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California Embezzlement Laws

California Embezzlement Laws

An embezzlement crime in California includes where a person fraudulently misuses money that has been entrusted to them for their benefit. The offense involves instances where a person has abused the trust given to them to control specific property or money.

California laws prescribe significant jail time and fines for the offense of embezzlement. A person charged with embezzlement may be sentenced to up to 5 years in prison, or where aggravating circumstances exist, even longer. The high stakes involved in this crime mean a person charged must act proactively in securing competent legal defense at the start of the case.

If you have been arrested or charged with embezzlement in California, reach out to our experienced criminal and white-collar crime defense attorneys Rodney Diggs. California’s embezzlement cases can often be complex, and securing a positive outcome will depend on consulting with a skilled criminal law attorney.

Our accomplished attorneys have been representing California residents for years and can help you put up a staunch legal defense. Act quickly if you are being investigated or charged with embezzlement by contacting our California embezzlement attorneys today.

What amounts to embezzlement in California?

Embezzlement is regarded as both a property crime and a white-collar crime. Property crimes generally include every situation where a person unlawfully takes property belonging to another person, by whatever means. White-collar offenses are often unique; however, since they do not involve violence and are typically committed in corporate environments. The fact they occur in corporate environments is why embezzlement is also referred to as employee theft.

However, the offense of embezzlement covers more than just situations where an employee commits theft as work. Under California Penal Code 503, embezzlement is defined as “the fraudulent appropriation of property by a person to whom it has been entrusted.” As a result, the offense includes any situation where someone unlawfully takes property entrusted to them to use it solely for their benefit.

For instance, Steve works as a cashier at a mall and pockets some cash from his drawer because he needs to pay off a gambling debt. Steve can be charged with the offense of embezzlement. The offense will also apply if Shannon takes some cash from money put in her care by her mother because she wants to get a new phone for herself.

The offense is not only limited to where someone takes money that does not belong to them. It covers any property that someone unlawfully takes and fraudulently uses or converts for their benefit.

There are specific facts that the prosecutor must prove to obtain a conviction of embezzlement. These include:

  • The owner of the property entrusted it to the defendant;
  • The owner did so because they trusted the defendant;
  • The defendant fraudulently used or converted the property for their benefit; and
  • The defendant intended to deprive the owner of the use of that property.

In addition to these factors, phrases such as “entrusted,” “fraudulent use,” and “intent to deprive” have special legal meaning.

To secure a conviction for embezzlement, a prosecutor must show that a relationship of trust existed between the defendant and the property owner. It is not enough to only show that there was an employer-employee relationship. There must be concrete proof that the owner “entrusted” the defendant with the property. People v. Wooten (1996) 44 Cal.App.4th 1834.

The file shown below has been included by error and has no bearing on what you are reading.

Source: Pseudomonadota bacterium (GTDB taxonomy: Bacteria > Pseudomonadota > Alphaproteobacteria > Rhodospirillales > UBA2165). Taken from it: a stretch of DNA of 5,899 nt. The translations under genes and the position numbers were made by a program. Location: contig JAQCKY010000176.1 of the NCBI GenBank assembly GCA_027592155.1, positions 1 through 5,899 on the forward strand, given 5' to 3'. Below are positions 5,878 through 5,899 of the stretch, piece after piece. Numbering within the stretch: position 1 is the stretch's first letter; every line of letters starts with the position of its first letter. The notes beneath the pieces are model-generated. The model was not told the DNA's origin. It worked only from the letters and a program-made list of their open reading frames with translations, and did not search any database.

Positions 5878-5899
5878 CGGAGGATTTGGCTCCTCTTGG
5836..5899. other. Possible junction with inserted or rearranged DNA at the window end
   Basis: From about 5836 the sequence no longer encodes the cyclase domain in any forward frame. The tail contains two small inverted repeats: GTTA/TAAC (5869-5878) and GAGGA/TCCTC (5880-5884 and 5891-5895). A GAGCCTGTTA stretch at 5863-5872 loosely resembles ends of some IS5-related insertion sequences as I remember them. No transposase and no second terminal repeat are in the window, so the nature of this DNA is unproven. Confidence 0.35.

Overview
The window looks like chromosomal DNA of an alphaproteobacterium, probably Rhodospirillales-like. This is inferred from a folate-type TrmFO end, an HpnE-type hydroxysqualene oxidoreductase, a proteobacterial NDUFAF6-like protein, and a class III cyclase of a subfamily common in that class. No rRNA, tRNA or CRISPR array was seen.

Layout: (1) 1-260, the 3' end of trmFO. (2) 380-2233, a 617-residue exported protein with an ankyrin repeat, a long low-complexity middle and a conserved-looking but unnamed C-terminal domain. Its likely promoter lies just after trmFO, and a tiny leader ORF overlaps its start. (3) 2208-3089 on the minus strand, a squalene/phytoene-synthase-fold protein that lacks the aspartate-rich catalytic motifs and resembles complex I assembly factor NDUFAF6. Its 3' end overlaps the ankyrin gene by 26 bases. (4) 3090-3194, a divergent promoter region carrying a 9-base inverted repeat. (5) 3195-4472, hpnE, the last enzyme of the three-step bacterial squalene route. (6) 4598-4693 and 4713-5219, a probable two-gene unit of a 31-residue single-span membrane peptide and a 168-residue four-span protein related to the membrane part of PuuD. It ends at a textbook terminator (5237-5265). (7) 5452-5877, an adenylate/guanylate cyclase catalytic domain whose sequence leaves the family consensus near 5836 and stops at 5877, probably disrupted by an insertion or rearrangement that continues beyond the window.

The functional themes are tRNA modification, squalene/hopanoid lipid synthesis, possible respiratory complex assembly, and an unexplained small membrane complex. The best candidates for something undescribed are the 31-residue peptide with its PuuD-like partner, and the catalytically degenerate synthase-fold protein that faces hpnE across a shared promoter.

A person acts fraudulently when they take undue advantage of another person or cause that person loss by breaching their trust, confidence, or a duty. In this case, “fraudulent use” includes where these factors are present. People v. Stein (1979) 94 Cal.App.3d 235.

Finally, a prosecutor must show that the defendant intended to deprive the owner of their property. It doesn’t matter if this intention was temporary or permanent. For instance, if Doug takes money out of the cash box at work, intending to keep it for himself, he has already committed embezzlement. In the same manner, it doesn’t matter if he was only borrowing the money for a while. His intention to return the property is immaterial, except if he returns it before being charged. People v. Sisuphan (2010) 181 Cal.App.4th 800.

Related offenses

Certain offenses may be charged along with, or that relate to embezzlement. These offenses have similar factors to embezzlement and may occur in the same chain of events, leading to embezzlement. Crimes related to embezzlement include:

  • Misappropriation by a public officer: Embezzlement generally applies to private property. When a person misuses available funds they were responsible for, they may be charged with misappropriation of public funds under Penal Code 424. This crime may also amount to an offense under federal law.
  • Burglary: When a person enters any residential or commercial building to commit a felony or theft, they may be charged with burglary. As a result, if someone enters into a place to commit embezzlement, a charge of burglary may also lie under Penal Code 459.
  • Forgery: The offense of forgery is committed when a person signs someone else’s name, fakes another person’s handwriting or a seal, falsifies, or changes any legal document with a fraudulent intention. If a bank teller fakes a signature to secure the fraudulent use of funds entrusted to them, they may be charged with embezzlement and forgery.

Punishment for embezzlement in California

Embezzlement attracts stiff punishment in California, and it may be charged as grand theft or petty theft. The resulting consequences depend on the value and type of property embezzled.